Visiting the Ayatollah in Iran. I have had some surreal travel experiences during my travels. I have visited the DMZ from an observation deck in North Korea, I have slept over in Chernobyl, and spent a couple of days exploring a country that does not even exist on the edge of Europe, Transnistria.
While visiting Iran, I added a new experience to the list. I spent time visiting the massive shrine of Ayatollah Khomeini on the outskirts of the capital, Tehran. The Ayatollah represents the face of Islam in the west. The Ayatollah was known for supporting the hostage takers during the Iranian hostage crisis, issuing a fatwah for the death of Salman Rushdie, and for coining America as the “great Satan”.
Yet, here I was in the Ayatollah’s shrine with hundreds of other Iranians paying their respect. I watched pilgrims silently praying to the Ayatollah’s body located in a sarcophagus, centrally placed under a gilded dome in the center of the vast interior. Their hands and heads silently pressed against the gold and green enclosure. An eerie alien-green light seeped through.
Grand Ayatollah Sayyid Ruhollah Mūsavi Khomeini (that is a mouthful) after spending years in exile returned to Iran in 1979. He was a highly revered religious figure. Upon his return, 5 million people took to the street to welcome him back. Through some political machinations, the leader of Iran, the Shah, left the country, and Khomeini was elected as the Supreme Leader. He ushered and oversaw the revolution in Iran that dramatically changed the direction of the country, the region, and the world.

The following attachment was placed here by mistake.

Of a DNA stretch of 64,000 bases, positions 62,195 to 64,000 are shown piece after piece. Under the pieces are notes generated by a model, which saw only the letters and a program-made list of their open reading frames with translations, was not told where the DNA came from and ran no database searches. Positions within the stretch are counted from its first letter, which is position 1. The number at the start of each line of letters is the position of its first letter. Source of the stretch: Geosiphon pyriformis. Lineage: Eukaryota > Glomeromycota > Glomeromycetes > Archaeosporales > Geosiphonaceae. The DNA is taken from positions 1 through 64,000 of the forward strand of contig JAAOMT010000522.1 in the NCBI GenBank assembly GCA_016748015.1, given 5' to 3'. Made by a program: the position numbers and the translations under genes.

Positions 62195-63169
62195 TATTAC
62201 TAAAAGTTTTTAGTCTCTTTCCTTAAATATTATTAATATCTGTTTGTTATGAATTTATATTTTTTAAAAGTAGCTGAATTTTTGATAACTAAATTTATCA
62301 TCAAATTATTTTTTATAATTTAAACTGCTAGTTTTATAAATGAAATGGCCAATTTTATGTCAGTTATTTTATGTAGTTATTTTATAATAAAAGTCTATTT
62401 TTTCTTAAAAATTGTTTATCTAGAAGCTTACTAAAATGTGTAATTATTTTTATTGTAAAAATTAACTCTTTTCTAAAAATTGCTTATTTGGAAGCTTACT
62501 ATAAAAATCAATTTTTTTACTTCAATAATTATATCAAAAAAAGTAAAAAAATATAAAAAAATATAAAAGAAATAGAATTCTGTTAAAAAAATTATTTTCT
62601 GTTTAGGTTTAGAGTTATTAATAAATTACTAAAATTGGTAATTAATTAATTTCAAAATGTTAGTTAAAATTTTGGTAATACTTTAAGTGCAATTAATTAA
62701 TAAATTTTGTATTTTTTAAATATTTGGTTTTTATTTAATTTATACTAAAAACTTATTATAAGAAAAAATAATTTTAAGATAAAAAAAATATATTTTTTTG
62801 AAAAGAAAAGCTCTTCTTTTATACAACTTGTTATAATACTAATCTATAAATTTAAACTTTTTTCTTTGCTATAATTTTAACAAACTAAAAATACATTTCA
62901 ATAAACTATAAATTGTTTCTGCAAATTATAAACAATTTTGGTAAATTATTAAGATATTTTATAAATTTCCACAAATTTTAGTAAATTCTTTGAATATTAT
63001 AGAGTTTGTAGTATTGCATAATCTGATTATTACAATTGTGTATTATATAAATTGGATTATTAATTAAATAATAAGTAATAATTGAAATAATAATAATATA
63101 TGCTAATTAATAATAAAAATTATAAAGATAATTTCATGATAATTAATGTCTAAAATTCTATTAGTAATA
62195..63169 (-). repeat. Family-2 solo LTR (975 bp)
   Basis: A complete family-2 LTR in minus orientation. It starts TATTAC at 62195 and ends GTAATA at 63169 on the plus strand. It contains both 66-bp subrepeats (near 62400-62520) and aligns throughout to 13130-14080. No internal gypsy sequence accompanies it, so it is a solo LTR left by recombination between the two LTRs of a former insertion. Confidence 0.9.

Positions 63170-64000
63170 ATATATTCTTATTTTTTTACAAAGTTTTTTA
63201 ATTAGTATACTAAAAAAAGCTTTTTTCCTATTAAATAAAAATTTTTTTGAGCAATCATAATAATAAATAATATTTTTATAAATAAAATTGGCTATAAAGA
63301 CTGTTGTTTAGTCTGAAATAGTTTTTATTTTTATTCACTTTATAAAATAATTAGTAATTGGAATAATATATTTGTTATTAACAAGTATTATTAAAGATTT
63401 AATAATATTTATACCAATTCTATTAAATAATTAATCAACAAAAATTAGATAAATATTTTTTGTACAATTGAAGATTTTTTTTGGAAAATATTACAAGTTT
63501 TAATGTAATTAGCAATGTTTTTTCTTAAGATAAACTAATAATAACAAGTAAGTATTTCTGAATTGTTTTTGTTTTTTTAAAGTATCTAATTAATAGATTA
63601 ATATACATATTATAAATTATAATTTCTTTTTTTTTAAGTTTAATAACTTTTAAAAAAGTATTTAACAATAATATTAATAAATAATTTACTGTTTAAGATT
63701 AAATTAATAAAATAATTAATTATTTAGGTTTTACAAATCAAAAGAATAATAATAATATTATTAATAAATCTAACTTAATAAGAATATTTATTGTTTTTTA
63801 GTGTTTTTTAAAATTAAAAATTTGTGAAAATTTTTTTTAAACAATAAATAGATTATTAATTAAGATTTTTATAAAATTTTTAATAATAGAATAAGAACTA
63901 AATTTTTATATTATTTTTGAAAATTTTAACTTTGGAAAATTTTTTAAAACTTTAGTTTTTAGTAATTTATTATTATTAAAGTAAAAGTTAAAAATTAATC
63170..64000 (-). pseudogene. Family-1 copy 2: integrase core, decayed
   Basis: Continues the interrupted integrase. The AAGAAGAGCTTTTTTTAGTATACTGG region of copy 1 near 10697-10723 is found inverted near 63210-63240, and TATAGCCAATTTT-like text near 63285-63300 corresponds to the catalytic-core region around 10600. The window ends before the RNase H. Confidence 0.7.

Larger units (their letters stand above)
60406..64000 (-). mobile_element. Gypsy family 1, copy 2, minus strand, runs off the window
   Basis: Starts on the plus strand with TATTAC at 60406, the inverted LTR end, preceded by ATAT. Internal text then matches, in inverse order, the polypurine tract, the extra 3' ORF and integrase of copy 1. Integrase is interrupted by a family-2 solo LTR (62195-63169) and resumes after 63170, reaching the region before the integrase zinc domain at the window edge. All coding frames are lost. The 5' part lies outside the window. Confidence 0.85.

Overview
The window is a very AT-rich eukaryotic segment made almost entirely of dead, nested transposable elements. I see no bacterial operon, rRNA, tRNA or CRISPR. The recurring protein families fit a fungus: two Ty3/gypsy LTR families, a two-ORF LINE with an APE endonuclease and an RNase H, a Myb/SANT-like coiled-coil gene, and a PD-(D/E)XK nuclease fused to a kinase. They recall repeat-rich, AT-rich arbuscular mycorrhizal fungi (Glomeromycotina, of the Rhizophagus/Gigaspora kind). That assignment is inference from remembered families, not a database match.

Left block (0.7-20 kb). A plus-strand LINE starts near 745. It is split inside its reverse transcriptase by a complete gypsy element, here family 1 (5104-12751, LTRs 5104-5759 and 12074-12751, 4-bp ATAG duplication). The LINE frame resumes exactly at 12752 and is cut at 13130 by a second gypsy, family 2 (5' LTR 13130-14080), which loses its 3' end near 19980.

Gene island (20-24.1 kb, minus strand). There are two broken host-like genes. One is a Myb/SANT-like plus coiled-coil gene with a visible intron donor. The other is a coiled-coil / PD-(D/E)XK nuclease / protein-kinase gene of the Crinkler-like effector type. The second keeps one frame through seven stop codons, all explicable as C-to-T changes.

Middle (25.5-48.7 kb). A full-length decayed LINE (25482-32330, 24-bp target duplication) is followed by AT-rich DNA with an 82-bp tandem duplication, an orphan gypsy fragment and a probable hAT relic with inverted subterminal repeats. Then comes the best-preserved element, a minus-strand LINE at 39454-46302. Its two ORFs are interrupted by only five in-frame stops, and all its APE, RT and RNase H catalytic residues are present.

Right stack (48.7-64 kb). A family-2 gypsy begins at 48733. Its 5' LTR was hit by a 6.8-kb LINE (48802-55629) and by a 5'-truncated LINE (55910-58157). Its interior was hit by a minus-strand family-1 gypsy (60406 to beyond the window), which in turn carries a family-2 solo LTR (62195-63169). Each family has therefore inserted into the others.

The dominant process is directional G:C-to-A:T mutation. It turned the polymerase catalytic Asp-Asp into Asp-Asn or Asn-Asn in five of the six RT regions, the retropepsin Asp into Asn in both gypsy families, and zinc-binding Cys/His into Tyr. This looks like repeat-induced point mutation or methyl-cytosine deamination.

Throughout my travels in Iran I was confronted with anti-American propaganda. Billboards outside of historical sites, videos playing at mosques, posters at the airport, all wishing for a fiery downfall of the United States. Now I was darting around this giant structure, which looked like a cross between a Vegas casino and a mosque, clicking the camera on my iPhone.
Women strolled silently in deep black burkas, man prostrated themselves in prayer, and a sermon proceeded at the back of the shrine.
South of Tehran is the Mausoleum for Khomeini. Construction began in 1989, the year of his death at 87, and is still being built today. This two billion dollar monstrosity covers 5,000 acres and includes a shopping mall and has parking for 20,000 cars. Four golden minarets topping 90 meters, pierce the sky.
My group and I had arrived via our bus on a sunny, warm day. We ambled past giant fountains and multiple pilgrims camping in the parking lot. The shrine was massive. Giant, golden minarets blasted into the air. The Ayatollah sternly gazed down us as we made our way to the entrance. After a brief security check, I was in the shrine. It was that simple. I was surprised. I imagined that was going to have to negotiate a gauntlet. No passport, no questions, no wait. For the enemy of Iran, they were quite welcoming.
My shoes stored; my sock covered feet comfortably padded its way over the thick carpet. I explored the nooks and crannies of the shrine. Amazed that I was here. Visiting the Ayatollah in Iran.
Here is my experience on entering Iran, UNESCO Iran must see, and visiting the strong men of Iran.
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[…] Adjacent to this cemetery is the Shrine of the Ayatollah which you can also visit. […]
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